In Search Of A Central Question

Imagine this. It’s just barely 1970, you’ve been living in San Francisco, and here have come psychedelics, hippies, and Eastern religions all seemingly out of nowhere. You want to know, don’t you?, what’s going on and what it means for individual and collective human development.

Guess what? You don’t have to exert your imagine too much because the American philosopher Jacob Needleman wrote a quirky little book called The New Religions in 1970. Herein, he surveys Zen Buddhism, Meher Baba (who?), Subud (what?), Transcendental Meditation (yes, that TM), Krishnamurti, Tibetan Buddhism, and a Russian mystic named George Ivanovich Gurdjieff.

In the penultimate chapter, “In Search of a Central Question,” he turns to an assessment. He asks not–“Are these religions valid?”–but rather–“Can they speak to us?” He elaborates:

The question I am raising here about Subud, Meher Baba, and some of the other new teachings is not whether they are valid teachings or genuine paths, but whether they are valid and effective in America. We are no longer a nation of pioneers or Puritans attempting to take both the Kingdom of Heaven and the Kingdom of Earth by storm. Our problem is not so much that we are excessively engaged by external demands, but that we are preoccupied with our feelings and desires. It is true that we are a very busy people, but this busyness is a reaction to the fact that so little is clearly demanded of us from the external world. It is as true to say that we are a people in search of our desires as it is true that we are in constant pursuit of our satisfaction. (p. 219)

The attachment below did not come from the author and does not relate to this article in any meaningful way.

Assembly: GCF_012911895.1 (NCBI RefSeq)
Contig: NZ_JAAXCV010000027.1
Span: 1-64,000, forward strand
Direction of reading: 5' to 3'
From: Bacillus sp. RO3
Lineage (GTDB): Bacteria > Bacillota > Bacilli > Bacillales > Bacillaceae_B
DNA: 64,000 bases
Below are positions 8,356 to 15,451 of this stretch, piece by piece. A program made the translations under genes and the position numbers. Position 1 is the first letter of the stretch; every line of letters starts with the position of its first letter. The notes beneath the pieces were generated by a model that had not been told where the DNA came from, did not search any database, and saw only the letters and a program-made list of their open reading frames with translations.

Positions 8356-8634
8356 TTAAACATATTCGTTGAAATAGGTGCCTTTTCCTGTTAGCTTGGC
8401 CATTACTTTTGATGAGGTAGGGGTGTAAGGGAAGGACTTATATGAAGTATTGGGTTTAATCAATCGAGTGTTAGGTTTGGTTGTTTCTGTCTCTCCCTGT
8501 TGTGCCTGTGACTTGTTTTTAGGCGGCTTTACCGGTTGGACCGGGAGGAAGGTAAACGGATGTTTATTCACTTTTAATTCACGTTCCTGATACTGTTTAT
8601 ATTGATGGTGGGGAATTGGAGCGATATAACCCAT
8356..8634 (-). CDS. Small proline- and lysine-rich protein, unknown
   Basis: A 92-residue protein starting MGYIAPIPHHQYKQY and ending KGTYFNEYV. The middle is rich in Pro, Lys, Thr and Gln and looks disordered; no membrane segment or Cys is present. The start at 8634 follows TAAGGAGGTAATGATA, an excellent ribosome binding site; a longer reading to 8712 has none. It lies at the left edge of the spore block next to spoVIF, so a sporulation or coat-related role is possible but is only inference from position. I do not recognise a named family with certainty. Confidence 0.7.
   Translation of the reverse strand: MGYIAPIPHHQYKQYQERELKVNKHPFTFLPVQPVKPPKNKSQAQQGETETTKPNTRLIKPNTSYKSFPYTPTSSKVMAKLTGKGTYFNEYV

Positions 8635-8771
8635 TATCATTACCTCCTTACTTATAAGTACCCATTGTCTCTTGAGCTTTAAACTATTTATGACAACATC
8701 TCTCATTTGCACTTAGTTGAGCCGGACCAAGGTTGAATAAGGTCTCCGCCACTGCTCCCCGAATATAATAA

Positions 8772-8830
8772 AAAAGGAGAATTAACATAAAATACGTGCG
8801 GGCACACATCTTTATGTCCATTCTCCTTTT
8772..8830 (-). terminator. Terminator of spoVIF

Over the twentieth century, the therapeutic dispensation, to cite Philip Rieff, has created a people accustomed to faux-interior searches into my desires, my needs, my emotions, my satisfactions. Ken Wilber would call it narcissism.

So, what’s wrong with this?

Only that such faux-inwardness blocks access, let alone awareness of, the inward path of which these traditions so adamantly speak. When we hear, “Introspect,” we think that it means that we should analyze the contents of my mind, especially as these relate to my feelings. Yet when the Eastern traditions invite us to introspect, they are inviting us to go ‘inward’ and  ‘upward’ well past the content of thoughts, feelings, perceptions, and sensations in order to find, and be in union with, the Source. They want us, as it were and as a first step, to get behind the everyday phenomena through genuine acts of introspection.

Amid the cultural revolution, Needleman worried that Americans weren’t yet ready for the true inward path. My sense is that we may be riper today.